A bittersweet relationship

Football: Seven months after coach Norio Tsukitate took over as the head coach of the Bhutanese National Football team, his relationship with the Dragon Boys is better.

Coach Norio first joined the Dragon Boys during their practice tour in Thailand for the game against Sri Lanka. He entered the scene at a time when Bhutanese football was on a high.

Bhutan was the last ranked team in the world but then it stunned a much higher ranked Sri Lankan team in the first round of the qualifiers.

Expectations were high. Another victory was expected. Then reality happened.

The Dragon Boys failed to deliver a second win being beaten by Honk Kong and China, and most recently by Cambodia in a friendly.

The players are aware that they are playing at a different level.

“We could not win even a single match but at the same time we need to understand that the level of football in this round is totally different,” said Karan Gurung. “We’re disappointed with our own performance, we can do better and we will in the coming games.”

Coach Norio said that football in Bhutan is at a nascent stage and that there will be improvements only if mentalities change. “Most of the players don’t take the game seriously. They want to win but they don’t want to work hard for that victory, they have to change this mentality.”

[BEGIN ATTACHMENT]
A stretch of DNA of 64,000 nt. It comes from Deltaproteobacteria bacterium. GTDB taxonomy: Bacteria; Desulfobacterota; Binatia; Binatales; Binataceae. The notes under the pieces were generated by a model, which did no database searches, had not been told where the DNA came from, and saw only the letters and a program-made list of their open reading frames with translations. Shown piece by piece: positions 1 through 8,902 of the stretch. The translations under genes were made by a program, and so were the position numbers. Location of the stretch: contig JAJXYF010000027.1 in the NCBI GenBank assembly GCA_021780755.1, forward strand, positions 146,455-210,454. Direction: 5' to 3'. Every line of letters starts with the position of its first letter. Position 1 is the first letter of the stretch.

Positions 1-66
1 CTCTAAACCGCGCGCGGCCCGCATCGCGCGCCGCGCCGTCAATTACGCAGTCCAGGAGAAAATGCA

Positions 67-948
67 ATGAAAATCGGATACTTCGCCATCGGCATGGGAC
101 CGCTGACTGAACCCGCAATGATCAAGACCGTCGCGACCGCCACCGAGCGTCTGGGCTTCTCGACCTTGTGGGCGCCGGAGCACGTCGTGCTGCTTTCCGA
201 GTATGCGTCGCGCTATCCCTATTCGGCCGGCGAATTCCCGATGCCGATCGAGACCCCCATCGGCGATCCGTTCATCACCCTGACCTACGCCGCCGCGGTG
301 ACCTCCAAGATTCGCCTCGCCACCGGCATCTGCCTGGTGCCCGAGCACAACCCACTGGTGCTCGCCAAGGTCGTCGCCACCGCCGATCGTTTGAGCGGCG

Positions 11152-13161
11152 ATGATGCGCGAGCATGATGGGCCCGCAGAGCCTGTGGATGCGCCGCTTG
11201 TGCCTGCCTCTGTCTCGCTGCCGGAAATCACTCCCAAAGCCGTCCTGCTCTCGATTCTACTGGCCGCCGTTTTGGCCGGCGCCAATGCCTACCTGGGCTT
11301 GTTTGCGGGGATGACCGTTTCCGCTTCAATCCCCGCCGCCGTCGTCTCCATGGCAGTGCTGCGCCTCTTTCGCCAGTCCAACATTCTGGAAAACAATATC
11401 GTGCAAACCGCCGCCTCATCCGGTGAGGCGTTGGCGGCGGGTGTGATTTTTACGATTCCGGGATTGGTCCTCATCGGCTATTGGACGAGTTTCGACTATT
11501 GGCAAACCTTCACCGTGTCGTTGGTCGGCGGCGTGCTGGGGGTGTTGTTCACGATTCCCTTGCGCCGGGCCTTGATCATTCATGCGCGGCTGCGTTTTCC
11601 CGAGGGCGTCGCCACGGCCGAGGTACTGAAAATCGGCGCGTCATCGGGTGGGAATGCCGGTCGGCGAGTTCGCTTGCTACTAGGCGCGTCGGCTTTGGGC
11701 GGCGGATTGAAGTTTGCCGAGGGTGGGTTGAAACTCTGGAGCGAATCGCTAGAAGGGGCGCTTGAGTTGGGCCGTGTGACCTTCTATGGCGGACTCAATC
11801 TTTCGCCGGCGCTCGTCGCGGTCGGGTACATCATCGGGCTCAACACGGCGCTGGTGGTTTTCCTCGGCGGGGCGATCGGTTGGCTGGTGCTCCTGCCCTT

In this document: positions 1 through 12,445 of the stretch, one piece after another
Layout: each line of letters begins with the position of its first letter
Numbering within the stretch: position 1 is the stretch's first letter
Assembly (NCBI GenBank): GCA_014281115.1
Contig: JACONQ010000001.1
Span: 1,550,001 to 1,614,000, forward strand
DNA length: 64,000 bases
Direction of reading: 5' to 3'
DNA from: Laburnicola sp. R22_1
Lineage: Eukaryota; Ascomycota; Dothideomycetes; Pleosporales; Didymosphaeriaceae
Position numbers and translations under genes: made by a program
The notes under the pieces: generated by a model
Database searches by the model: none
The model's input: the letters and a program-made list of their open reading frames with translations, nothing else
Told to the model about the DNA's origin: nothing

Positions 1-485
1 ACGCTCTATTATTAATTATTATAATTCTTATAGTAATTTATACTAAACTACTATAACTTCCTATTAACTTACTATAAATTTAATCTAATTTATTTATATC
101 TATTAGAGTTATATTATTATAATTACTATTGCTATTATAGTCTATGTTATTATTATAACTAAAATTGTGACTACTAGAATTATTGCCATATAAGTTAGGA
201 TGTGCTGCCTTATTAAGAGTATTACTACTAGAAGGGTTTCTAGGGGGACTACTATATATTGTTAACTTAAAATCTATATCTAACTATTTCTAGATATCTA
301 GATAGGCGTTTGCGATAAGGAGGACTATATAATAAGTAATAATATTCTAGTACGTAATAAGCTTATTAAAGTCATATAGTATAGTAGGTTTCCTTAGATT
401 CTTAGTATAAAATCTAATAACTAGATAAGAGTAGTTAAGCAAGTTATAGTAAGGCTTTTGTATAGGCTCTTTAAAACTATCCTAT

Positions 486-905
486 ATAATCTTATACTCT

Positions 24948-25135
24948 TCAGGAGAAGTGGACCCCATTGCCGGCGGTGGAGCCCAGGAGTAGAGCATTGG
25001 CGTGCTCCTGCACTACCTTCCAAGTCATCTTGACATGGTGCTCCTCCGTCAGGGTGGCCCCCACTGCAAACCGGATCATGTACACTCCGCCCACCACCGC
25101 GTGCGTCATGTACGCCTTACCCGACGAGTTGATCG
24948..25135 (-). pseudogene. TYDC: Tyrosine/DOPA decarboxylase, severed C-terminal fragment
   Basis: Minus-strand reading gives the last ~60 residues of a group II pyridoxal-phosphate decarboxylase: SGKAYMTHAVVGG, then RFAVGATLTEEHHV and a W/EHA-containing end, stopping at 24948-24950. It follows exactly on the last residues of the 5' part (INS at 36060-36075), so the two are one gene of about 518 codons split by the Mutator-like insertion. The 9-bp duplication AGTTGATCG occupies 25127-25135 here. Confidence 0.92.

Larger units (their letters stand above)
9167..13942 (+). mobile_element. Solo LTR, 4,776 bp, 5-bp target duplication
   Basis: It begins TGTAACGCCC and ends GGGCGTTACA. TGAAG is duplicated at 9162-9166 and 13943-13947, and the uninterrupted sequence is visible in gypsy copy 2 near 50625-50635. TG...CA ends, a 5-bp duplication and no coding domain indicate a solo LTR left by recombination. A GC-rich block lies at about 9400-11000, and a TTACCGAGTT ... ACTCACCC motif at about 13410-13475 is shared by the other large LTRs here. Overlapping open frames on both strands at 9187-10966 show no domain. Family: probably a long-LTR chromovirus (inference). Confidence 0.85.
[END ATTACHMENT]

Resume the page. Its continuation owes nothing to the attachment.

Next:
He said that football, like any other profession requires full dedication. “Being technically and tactically sound is the key to becoming a good footballer and to do that, they need training.”

Many of the players feel the coach trains them too hard. But coach Norio said that the training schedule he follows for the team is light compared to other national teams.

He said that it’s difficult dealing with senior teams because adults have set minds. “If it was for the under-14 or under-19 teams, grooming them would be much easier.”

Norio Tsukitate, 55, is very punctual and particular. The Japanese are known for their discipline and punctuality. Latecomers to any activities are not tolerated and predictably, some of the Bhutanese players find this practise difficult to cope with, which ends up with the coach being even stricter.

But the players are beginning to see that such measures could pay off in the long term.

Goalie Tshering Dendup said that everyday is a new learning experience. “The coach is particular with everything and he tries to instil that habit onto us which is difficult at times but it’s necessary,” he said. “His actions morally boosts us and makes us give our 100 percent during training sessions.”

Karun Gurung agrees that at times the training sessions are hard but at the same time required to become a professional player. “The results might not show now but definitely in the near future it’ll be an asset. We’re not professional players. But to have got this opportunity to participate in the World Cup qualifiers itself is a huge opening for us.”

Coach Norio said that so far the players have been following his instructions. “We’ve lost a series of games this time but personally I have a feeling that the game against Qatar is going to be different, not saying that we would win but its going to be different,” he said.

“Football is unpredictable. It’s a battle between 22 players where both the teams have equal opportunities to win,” coach Norio said. “Ninety minutes is all it takes to decide the fate of the team,” he added. “This time we are prepared, this time we will deliver.”

Younten Tshedup

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